So that number right now is around $107,000 per year and they’re looking to increase that to about $145,000 per year. And then for outside sales, there hasn’t been a minimum and there’s not a minimum proposed. So in addition to making these minimums, we also [00:19:00] need to be paying these employees on a salary basis, which means they’re paid a fixed amount no more frequently than once per week. We can’t pay them daily, we can’t pay them twice a week.

It has to be weekly or more often, or sorry, less often. So usually you’re going to be on a two-week cycle or a twice a month cycle and that’s fine. And the amount can’t be subject to reduction because of variations in the quality or quantity of the work performed. So [00:19:30] in general, if you’ve got an exempt employee and they’re only there 38 hours that week instead of 40 because they had a dentist appointment and they got a tiny bit less done because they were there for two hours, less than usual, you’re going to pay them the same.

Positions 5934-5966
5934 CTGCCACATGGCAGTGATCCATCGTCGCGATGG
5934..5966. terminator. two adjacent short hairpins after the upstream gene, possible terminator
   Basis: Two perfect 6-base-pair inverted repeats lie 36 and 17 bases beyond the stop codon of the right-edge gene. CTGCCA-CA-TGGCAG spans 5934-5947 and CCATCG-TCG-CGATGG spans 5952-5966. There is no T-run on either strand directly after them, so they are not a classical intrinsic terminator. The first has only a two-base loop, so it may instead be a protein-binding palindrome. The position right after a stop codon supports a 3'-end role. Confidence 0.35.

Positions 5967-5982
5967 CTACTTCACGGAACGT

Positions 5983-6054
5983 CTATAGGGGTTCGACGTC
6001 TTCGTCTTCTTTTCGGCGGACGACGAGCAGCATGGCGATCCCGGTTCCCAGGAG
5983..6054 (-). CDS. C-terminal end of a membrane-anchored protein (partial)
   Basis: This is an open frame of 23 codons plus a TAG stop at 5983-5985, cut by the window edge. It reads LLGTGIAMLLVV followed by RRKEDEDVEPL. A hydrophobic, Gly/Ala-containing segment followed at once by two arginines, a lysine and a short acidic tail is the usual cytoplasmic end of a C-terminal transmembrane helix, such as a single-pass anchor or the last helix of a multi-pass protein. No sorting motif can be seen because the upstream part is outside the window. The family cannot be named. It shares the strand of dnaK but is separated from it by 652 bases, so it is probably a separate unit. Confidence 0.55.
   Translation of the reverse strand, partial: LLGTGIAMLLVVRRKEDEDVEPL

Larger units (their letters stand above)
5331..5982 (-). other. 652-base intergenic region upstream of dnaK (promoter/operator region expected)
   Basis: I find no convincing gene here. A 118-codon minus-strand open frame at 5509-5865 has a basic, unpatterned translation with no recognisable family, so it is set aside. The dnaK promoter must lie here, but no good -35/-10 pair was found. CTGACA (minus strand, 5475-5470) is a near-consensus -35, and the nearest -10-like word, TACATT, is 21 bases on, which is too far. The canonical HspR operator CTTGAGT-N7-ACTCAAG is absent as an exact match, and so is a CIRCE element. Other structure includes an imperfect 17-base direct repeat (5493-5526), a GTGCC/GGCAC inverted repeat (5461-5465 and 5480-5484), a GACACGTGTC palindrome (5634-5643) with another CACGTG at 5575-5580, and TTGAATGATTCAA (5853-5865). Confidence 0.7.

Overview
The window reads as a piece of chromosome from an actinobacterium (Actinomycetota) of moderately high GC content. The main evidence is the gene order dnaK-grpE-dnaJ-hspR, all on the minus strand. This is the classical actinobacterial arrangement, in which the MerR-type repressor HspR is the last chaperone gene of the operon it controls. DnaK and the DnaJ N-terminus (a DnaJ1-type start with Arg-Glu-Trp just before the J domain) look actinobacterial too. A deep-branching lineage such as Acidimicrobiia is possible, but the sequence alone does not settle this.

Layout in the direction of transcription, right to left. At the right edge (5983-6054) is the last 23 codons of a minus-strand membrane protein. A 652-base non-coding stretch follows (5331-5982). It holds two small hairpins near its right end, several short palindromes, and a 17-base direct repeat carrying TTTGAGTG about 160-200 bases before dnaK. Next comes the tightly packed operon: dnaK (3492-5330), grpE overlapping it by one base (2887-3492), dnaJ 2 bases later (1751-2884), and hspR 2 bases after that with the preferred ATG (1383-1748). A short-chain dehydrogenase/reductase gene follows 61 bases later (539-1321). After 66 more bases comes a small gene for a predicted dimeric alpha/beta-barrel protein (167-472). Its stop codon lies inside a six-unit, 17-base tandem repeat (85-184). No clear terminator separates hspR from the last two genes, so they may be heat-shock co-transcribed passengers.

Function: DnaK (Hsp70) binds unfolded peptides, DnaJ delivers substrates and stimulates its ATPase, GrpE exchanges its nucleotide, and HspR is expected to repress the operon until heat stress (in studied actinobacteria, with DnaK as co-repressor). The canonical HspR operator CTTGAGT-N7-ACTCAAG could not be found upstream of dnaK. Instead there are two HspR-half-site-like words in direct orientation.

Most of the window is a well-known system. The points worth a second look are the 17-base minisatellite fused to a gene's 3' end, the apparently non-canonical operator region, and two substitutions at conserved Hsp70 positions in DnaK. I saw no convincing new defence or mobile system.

Similarly, if they’re only there for 20 hours that week, you’re going to pay them the same. Or if they’re there for 60 hours that week, you’re going to pay them the same. There are of course some exceptions to that if they’re using PTO, [00:20:00] et cetera. Well, actually PTO would fill it in. So it’s not exactly an exception, but that’s the gist of it. We’re going to pay them the same amount every pay cycle no matter what with some exceptions.